These are some pretty strong words from John’s first letter in the Bible. And yet they are consistent with the Biblical witness about sin and truth-telling. God is not interested in jokes or non-answers about our weakness. God knows that everyone of us sins in big ways and small. God can see right through the false show that we put on and shines a light into the shadows that we hide in. But unlike the employer interviewing us, God is not trying to make us squirm or trip us up. God is not trying to see how we will maneuver around the question of our weakness. God just wants us to tell it like it is. Because when we confess our sin, God who is faithful and just, will forgive our sin and cleanse us from all unrighteousness.

Tomorrow is Ash Wednesday. Ash Wednesday is the first day in Lent, the 40 days that lead up to Easter. Lent is traditionally a time of repentance and confession where we take stock of our sin, and tell it like it is. On Ash Wednesday we are marked with the sign of the cross in ashes as a reminder of our weakness and that we are like dust in comparison with God. We begin the journey towards the promise of Jesus’ death and resurrection at Easter by first admitting that we need God and confessing our sin.

There is no spiritual discipline called, “put on your game face and tell God about how great you are.” There is, however, a very important spiritual discipline called confession. Confession is simply telling it like it is. It is admitting to God and each other that we sin. It is agreeing with God about the things that God considers wrong.  Confession is important because God values integrity and honesty. God already knows our failures and weaknesses so it is pointless to try and hide them. But it is important for us to be frank with God and willing to directly admit our sin. If we deny our sin then we also deny our need for forgiveness. We run away from God and fail to acknowledge God as God. If we are not willing to admit our sins then we are lying and indirectly call God a liar as well.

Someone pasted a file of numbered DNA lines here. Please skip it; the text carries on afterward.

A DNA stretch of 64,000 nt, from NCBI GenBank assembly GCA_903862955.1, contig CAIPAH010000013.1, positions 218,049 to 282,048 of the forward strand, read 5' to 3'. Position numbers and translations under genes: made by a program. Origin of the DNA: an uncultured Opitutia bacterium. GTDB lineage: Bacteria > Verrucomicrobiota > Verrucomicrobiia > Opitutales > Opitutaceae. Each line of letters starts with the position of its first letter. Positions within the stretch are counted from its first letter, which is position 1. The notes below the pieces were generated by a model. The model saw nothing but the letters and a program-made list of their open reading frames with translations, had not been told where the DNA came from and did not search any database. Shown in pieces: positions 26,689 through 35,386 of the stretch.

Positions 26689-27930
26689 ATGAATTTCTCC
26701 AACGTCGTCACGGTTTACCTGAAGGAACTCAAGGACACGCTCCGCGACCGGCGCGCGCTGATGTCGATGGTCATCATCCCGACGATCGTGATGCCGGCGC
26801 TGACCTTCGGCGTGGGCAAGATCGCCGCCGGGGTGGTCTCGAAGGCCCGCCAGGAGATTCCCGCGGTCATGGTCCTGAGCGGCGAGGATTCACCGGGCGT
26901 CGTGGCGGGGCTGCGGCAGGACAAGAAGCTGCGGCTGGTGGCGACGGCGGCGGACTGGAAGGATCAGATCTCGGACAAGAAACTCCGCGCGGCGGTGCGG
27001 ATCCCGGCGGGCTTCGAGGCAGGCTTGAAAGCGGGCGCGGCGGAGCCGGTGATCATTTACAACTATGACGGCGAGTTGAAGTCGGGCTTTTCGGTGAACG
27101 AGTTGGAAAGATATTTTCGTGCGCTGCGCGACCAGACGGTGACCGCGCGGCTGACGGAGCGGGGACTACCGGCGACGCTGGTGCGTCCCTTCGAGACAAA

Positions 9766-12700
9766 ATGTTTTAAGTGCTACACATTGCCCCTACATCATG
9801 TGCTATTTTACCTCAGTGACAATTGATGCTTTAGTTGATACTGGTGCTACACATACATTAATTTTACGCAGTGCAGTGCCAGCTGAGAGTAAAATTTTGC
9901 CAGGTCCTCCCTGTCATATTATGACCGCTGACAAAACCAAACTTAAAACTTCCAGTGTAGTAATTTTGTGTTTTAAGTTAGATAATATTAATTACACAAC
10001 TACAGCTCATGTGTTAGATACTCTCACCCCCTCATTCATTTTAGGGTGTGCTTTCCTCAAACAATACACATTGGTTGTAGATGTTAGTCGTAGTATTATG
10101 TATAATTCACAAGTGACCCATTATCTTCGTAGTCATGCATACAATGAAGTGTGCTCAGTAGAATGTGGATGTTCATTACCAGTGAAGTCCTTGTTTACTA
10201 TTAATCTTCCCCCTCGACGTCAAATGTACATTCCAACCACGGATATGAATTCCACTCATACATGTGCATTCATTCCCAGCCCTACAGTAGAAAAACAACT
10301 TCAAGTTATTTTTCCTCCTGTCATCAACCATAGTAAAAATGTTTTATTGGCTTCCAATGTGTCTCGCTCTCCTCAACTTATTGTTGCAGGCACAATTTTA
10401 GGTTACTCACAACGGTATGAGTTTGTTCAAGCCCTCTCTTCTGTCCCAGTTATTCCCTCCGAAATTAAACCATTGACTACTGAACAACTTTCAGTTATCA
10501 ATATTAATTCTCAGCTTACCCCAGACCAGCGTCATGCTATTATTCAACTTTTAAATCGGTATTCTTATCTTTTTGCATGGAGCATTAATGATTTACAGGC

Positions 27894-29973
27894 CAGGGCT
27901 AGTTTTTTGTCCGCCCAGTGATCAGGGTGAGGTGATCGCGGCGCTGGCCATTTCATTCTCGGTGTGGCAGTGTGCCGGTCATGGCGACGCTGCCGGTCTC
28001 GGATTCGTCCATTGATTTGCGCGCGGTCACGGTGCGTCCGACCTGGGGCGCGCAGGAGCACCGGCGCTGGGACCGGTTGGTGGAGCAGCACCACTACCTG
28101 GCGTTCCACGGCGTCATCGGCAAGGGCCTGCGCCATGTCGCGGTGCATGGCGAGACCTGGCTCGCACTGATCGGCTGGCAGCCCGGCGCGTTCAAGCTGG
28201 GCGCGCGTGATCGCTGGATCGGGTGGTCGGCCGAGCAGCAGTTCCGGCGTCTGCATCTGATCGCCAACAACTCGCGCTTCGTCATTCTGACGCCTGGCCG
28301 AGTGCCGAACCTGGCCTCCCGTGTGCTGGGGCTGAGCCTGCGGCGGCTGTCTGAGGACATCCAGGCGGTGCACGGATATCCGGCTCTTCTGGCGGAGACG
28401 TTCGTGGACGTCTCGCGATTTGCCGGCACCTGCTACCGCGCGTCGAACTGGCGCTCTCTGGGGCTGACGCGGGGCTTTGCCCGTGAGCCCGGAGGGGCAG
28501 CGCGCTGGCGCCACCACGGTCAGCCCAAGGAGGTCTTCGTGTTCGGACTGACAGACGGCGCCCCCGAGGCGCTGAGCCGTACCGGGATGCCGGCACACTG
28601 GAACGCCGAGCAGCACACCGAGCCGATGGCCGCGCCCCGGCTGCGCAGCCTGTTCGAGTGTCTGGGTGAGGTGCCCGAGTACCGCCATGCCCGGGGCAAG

People are not evil through and through. God has made each person in God’s own image and has called us good. But no matter how “good” we are, we also have the capacity to be bad. And on regular occasions we are. We are proud, hurtful, lustful, greedy, hateful, jealous, mean, lazy, and lovers of our selves more than God and others. Not all the time. But often enough. Failing to admit this is like telling the interviewer that our only weakness is kryptonite – except not nearly as funny.

And so we practice the discipline of confession. We tell it like it is.

— Pastor Mark

You are invited to engage in the powerful and freeing spiritual practice of reflection, confession and repentance beginning on Ash Wednesday by joining us for one or more of the following opportunities:

  • Walk the Labyrinth in the chapel at Pres House. The Labyrinth is an ancient spiritual practice designed to help you focus and reflect. It is open 9am-5pm on Wednesday. Watch this short video clip for more on the Labyrinth.
  • Join us for a special contemplative Taize Ash Wednesday service at 7pm on Wednesday night in the chapel. You will have the opportunity to receive the sign of ashes on your forehead at this service.
  • Can’t make the evening service but want to receive the Ashes? Stop by Pres House from 1:00-1:15pm on Wednesday to walk the Labyrinth and receive a prayer and the imposition of ashes.